But we can draw other conclusions with a little more force. Laughlin and his collaborators at the University of California (Santa Cruz) have been arguing for some time that according to the ‘core accretion’ model of planet formation, we should find Neptune-mass planets around M dwarfs but not many Jupiter-class worlds. The discovery team for GJ 674 points out that none of the 300-plus M dwarfs examined for planets using radial-velocity techniques has yielded a hot Jupiter, whereas GJ 674b is the fourth hot Neptune found.

Significant? Here’s what Xavier Bonfils (Observatório Astronómico de Lisboa) and collaborators have to say in their paper on this work:

Though that cannot be established quantitatively yet, these surveys are likely to be almost complete for hot Jupiters, which are easily detected. Hot Neptune detection, on the other hand, is definitely highly incomplete. Setting aside this incompleteness for now, simple binomial statistics shows that the probability of finding no and 4 detections in 300 draws of the same function is only 3%. There is a thus 97% probability that hot Neptunes are more frequent than hot Jupiter around M dwarfs. Accounting for this detection bias in more realistic simulations…obviously increases the significance of the difference. Planet statistics around M dwarfs therefore favor the theoretical models which, at short periods, predict more Neptune-mass planets than Jupiter-mass planets.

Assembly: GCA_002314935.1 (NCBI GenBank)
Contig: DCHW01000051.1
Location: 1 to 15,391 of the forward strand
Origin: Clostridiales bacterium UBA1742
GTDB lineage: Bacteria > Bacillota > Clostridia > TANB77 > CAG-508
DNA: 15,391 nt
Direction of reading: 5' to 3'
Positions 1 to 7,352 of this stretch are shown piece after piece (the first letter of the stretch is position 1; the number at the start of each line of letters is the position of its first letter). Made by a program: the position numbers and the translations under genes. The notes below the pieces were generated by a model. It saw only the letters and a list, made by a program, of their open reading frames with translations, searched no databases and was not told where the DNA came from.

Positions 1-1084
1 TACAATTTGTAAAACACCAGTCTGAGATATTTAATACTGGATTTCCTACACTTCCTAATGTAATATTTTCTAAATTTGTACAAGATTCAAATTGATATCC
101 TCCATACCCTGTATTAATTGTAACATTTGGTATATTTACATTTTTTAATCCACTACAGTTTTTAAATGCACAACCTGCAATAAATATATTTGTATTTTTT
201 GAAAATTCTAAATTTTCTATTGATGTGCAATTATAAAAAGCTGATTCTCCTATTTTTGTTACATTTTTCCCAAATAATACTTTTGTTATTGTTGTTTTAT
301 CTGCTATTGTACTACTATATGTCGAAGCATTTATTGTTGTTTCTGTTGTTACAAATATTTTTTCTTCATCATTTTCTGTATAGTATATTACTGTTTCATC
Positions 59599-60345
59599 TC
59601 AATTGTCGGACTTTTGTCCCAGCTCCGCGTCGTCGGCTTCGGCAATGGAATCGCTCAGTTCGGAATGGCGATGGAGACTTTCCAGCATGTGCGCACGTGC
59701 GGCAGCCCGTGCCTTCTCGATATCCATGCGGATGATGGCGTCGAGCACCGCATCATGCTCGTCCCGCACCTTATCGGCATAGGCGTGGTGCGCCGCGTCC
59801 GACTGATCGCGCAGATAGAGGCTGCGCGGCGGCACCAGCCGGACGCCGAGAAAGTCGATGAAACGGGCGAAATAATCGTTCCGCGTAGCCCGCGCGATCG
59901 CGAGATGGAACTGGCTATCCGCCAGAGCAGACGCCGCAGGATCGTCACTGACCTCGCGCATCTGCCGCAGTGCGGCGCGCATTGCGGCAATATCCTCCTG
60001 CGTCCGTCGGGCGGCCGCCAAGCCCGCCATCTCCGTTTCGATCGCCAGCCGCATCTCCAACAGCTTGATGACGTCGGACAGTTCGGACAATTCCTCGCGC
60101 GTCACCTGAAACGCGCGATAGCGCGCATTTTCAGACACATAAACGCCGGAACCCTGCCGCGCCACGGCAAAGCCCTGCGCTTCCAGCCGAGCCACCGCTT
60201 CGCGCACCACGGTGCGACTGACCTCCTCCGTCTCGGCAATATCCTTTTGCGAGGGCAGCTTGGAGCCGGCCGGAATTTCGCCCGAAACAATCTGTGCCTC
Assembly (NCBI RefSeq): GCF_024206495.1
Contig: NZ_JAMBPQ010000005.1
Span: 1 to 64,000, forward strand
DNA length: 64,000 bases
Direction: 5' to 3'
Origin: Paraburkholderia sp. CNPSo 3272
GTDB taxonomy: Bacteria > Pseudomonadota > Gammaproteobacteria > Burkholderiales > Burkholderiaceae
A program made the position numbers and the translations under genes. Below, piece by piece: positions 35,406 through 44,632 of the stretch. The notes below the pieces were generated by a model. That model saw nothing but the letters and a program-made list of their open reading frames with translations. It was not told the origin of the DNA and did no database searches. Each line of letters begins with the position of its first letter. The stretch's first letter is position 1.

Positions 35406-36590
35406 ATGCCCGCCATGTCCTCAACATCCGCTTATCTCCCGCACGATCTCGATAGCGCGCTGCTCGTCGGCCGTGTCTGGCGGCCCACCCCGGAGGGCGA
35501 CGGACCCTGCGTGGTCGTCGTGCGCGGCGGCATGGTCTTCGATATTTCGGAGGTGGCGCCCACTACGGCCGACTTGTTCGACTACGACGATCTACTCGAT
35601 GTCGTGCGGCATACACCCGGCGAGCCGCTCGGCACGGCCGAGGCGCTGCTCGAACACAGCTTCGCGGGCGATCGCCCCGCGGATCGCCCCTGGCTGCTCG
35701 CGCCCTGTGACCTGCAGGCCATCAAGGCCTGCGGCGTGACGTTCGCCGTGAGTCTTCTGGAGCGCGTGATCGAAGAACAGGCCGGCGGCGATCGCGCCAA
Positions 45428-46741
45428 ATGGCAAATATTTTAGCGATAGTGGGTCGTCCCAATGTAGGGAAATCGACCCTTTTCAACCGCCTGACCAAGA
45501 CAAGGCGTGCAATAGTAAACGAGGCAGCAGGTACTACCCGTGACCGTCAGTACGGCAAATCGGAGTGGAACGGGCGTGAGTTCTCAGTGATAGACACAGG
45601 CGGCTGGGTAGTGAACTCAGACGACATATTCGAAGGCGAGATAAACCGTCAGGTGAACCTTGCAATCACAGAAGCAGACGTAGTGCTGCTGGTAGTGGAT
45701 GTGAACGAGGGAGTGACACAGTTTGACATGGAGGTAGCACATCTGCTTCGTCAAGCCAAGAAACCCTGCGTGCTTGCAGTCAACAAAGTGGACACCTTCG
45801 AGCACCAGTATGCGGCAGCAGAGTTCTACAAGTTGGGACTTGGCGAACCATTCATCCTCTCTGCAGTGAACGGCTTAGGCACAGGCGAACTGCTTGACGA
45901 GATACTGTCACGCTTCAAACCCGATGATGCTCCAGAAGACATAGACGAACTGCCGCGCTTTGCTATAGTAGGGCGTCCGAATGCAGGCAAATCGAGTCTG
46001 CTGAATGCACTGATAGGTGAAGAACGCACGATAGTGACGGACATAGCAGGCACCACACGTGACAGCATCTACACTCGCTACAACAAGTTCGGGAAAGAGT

So we’re learning more about how the mass of a star relates to the planets that may form around it. Nor is it insignificant that microlensing surveys that have detected four planets around M dwarfs have revealed two that are apparently below a tenth of Jupiter’s mass, further strengthening the argument that Neptune-mass worlds are likely companions to such stars.